How to Choose the Best Personal Injury Attorney
Doing your own research allows you to specialize your criteria and puts you in control. There are some specific things to watch for during your search.
- Look for an attorney who only handles personal injury cases – an attorney who handles divorces, wills and estates, and real estate, for example, may not be as competent in court as one who handles only personal injury suits. As a result, the insurance company may give the attorney a lowball offer thinking he or she doesn’t know any better.
- Find an attorney who actually takes cases to court – it’s not enough to merely have the representation of an attorney. You need one who will go to court to fight for your rights. Any attorney who is not willing to do that may be intimidated by insurance companies or the opposing attorneys into accepting a low settlement. Research the attorney’s history of courtroom appearances and results.
- Look for the attorney’s proven history of winning cases and high settlements. You want an attorney who won’t compromise your needs or rights.
- Look for attorneys who are members of state and national trial lawyer groups – serious attorneys are like members of any other profession in that they learn from each other. They know that insurance companies and their attorneys use deceptive tricks to keep from paying on claims. You want an attorney who knows how to defend against them.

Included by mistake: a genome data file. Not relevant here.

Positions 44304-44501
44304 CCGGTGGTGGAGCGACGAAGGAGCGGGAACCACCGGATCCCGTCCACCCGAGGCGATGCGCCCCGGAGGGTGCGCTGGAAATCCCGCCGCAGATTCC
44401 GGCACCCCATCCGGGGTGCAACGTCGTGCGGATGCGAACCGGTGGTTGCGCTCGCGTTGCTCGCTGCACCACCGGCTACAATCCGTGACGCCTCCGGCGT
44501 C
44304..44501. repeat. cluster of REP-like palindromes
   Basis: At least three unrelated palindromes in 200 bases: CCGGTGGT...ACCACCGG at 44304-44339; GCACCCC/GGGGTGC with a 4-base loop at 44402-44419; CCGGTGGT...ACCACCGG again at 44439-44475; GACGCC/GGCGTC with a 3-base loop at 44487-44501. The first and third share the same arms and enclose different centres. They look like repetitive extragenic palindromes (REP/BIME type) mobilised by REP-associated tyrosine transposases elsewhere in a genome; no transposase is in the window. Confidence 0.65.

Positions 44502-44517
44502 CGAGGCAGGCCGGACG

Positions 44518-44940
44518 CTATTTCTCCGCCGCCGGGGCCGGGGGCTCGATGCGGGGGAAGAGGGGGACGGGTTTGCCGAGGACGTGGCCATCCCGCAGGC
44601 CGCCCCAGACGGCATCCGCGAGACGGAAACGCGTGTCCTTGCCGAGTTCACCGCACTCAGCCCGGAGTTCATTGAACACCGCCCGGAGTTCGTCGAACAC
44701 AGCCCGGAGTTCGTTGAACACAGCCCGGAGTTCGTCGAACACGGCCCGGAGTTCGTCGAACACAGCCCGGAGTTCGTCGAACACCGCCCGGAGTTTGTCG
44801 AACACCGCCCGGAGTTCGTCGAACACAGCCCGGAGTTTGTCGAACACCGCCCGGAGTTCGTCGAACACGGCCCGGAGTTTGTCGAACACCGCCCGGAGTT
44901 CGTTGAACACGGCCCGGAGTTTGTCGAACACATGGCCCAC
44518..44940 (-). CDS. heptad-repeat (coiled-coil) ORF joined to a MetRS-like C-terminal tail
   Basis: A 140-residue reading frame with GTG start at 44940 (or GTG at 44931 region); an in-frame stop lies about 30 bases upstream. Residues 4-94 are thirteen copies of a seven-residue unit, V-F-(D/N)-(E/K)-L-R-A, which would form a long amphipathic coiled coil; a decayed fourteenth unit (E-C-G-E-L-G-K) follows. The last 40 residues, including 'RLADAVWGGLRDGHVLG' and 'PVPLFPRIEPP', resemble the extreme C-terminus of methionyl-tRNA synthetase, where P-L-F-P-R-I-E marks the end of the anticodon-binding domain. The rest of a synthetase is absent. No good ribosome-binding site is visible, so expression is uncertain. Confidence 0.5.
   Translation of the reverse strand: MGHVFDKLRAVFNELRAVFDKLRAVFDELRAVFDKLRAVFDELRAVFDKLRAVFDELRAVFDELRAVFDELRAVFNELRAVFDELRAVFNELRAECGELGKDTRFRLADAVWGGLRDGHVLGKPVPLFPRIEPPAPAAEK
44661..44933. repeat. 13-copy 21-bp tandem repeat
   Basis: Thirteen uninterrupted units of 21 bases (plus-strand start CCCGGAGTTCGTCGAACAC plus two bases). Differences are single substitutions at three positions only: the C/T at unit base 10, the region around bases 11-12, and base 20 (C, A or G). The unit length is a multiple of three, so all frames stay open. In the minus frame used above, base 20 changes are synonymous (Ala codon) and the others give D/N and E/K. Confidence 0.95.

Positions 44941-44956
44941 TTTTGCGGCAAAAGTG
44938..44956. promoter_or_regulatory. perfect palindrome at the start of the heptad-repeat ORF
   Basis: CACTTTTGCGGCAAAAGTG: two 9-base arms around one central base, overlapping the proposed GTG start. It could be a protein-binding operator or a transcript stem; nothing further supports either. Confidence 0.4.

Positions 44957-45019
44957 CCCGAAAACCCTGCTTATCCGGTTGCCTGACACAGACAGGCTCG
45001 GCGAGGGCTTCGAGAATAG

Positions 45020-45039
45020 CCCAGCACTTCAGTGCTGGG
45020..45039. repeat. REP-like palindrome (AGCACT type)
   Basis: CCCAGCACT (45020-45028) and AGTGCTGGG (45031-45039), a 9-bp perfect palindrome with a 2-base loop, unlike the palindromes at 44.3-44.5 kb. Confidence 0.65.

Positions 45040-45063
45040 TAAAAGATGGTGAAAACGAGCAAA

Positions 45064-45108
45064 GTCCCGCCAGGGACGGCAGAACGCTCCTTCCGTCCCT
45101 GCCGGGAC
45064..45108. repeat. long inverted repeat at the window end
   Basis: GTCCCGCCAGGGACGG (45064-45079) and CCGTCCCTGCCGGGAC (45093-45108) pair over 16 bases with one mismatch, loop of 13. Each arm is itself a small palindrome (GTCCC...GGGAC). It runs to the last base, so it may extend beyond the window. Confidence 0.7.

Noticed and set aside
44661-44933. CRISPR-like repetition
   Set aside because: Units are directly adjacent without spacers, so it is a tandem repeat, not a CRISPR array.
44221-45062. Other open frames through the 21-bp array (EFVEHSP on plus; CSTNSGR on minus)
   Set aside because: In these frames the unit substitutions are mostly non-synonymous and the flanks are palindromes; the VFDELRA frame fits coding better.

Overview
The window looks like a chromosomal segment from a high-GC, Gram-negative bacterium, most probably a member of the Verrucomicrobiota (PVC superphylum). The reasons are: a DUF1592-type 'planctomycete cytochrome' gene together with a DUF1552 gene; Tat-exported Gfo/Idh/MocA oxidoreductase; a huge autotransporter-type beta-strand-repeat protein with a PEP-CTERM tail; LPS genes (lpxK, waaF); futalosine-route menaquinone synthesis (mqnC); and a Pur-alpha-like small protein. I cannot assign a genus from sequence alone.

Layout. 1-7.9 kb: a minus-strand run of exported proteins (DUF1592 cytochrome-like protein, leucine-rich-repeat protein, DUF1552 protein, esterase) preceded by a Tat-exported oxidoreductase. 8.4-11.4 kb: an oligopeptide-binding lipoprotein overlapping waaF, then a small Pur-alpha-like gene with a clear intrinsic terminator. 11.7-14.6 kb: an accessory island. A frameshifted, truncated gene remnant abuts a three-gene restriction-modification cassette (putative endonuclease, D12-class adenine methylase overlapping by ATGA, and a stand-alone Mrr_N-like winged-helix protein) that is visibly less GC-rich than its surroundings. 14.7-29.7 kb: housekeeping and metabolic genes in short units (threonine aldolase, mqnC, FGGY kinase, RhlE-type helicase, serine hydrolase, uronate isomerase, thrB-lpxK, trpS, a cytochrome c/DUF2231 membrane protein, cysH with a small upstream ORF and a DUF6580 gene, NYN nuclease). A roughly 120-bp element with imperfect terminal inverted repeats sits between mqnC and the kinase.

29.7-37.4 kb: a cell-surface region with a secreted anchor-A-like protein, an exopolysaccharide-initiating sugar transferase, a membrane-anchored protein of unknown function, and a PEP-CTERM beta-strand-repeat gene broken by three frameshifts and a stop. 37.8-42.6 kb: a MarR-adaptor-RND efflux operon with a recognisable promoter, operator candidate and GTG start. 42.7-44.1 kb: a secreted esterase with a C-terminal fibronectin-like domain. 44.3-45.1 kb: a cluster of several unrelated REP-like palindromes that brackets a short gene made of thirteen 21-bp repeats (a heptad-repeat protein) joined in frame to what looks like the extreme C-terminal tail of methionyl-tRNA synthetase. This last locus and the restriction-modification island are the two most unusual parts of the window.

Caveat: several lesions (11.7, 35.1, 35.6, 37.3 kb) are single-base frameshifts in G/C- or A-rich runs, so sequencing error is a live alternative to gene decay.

- Hire an attorney who has the resources to fully follow through with your case – personal injury cases are expensive to prepare and fight in court. Make sure your attorney won’t have to drop out for lack of funds to pay for expert witnesses and depositions.
- Take any attorney seriously who will let you talk to previous clients – past clients are excellent report cards and will let you know if the attorney served their needs and took care of business properly. Don’t consider any attorney who won’t produce the feedback of past clients.
- Give serious consideration to any attorney who has lectured and written published articles regarding personal injury law – these are good indications that your attorney is a recognized expert in the field and is less likely to be challenged by insurers or other attorneys.
There is one more criterion for choosing a personal injury lawyer, one that is at least as important if not more so than the others. You should easily be able to build a rapport with the attorney. You should feel that he or she is listening to your concerns and paying close attention to the facts of your case. Just as with a doctor or other medical professional, your confidentiality should be respected and you should feel comfortable telling the attorney everything he or she needs to know.
To be certain that you will obtain the attorney of your choice, you should go about contacting him or her personally to schedule a consultation. A referral agency cannot guarantee that your case will be referred to the right attorney for your circumstances.